The agony and anguish of the War Between the States affected all aspects of American life. Many quarters suffered, but one in particular seemed to prosper in the postwar aftermath: the publishing industry. Though the success of Personal Memoirs by Ulysses S. Grant (as published by Mark Twain) is a clear milestone in publishing's history of bestsellers, it was only one of many highly successful Civil War memoirs penned and published by veterans in the postwar years.
Never before in America had such a plethora of eyewitness accounts of a war existed, nor so many by those in a position of command.
Drawing on the best of these accounts, most of them long out of print, Commanding Voices of Blue & Gray presents in a single volume the personal words of these leaders and provides an overview of the command experience in the Civil War.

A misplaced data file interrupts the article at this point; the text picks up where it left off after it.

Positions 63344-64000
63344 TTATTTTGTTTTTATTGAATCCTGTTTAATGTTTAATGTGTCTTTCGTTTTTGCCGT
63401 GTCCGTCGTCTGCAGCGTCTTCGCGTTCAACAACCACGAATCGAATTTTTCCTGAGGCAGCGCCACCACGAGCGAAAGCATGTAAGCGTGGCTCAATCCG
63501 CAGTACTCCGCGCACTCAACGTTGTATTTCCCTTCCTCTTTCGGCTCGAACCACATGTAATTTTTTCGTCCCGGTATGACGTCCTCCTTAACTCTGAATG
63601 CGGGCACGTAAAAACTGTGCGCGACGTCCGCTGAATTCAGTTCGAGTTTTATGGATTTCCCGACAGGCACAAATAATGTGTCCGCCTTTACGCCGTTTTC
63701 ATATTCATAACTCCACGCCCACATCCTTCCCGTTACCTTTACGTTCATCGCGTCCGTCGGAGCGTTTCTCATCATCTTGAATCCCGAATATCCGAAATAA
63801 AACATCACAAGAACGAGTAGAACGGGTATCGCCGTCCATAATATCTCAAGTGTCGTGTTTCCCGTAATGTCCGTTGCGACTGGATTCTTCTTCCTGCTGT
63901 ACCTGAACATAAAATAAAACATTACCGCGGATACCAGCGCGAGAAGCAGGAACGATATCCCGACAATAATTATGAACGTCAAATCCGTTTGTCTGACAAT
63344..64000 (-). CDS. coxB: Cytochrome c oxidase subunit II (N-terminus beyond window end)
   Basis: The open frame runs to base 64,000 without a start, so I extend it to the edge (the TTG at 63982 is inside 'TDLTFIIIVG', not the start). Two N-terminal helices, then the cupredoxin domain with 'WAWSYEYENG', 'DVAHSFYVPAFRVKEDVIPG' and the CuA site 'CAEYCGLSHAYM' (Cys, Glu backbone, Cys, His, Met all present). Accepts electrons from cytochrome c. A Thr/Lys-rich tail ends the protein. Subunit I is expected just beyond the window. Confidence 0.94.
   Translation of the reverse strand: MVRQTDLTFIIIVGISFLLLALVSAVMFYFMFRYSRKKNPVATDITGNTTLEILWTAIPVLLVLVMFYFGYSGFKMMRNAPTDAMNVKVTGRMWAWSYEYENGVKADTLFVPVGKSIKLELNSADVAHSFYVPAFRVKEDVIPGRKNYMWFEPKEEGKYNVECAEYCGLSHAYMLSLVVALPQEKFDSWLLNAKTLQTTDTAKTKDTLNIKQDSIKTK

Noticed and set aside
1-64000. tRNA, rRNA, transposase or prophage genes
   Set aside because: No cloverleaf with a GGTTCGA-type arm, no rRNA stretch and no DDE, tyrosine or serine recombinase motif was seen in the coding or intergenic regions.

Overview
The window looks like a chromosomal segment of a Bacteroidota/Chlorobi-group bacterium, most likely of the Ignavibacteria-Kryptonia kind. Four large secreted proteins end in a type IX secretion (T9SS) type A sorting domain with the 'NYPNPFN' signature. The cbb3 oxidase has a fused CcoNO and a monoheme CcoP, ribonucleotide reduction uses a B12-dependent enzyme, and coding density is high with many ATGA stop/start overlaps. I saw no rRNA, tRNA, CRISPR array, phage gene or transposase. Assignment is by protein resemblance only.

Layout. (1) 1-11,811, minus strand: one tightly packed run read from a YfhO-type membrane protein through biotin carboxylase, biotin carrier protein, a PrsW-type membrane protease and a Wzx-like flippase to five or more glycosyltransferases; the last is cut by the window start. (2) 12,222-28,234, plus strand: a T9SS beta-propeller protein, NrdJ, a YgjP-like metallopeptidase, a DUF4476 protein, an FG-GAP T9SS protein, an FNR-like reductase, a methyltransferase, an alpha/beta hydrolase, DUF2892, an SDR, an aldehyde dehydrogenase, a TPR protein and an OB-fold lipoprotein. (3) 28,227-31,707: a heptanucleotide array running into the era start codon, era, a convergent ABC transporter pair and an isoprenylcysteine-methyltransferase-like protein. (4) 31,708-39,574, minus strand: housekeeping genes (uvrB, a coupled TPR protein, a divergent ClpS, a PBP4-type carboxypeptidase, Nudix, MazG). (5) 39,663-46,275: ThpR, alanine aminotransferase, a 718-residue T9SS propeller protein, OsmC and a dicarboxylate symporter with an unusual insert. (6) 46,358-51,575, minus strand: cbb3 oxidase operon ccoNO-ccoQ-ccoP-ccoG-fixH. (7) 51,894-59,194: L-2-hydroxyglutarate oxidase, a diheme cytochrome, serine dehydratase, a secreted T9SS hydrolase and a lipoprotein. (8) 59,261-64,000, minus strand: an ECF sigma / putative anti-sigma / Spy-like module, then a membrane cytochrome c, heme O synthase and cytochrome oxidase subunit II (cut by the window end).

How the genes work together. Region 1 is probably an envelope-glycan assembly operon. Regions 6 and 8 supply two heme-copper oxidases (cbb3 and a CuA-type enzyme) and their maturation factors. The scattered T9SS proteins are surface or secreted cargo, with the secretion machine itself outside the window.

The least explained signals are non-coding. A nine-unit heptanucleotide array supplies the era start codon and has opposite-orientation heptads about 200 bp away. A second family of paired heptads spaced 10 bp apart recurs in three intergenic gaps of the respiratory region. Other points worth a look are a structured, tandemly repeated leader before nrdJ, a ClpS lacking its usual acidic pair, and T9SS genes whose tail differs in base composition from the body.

General William Tecumseh Sherman on his infamous march through Georgia
General George B. McClellan on the battle of Antietam and the legendary lost order that should have tipped him off to Lee's plans
General George Armstrong Custer's experience of going straight from studying at West Point to the Battlefield
General (CSA) James Longstreet on serving under Robert E. Lee
General (CSA) G. Moxley Sorrel on serving under General James Longstreet
Major (CSA) J. S. Mosby on the South's guerrilla campaign
General (CSA) Jubal Early's memoir of the last year of the war
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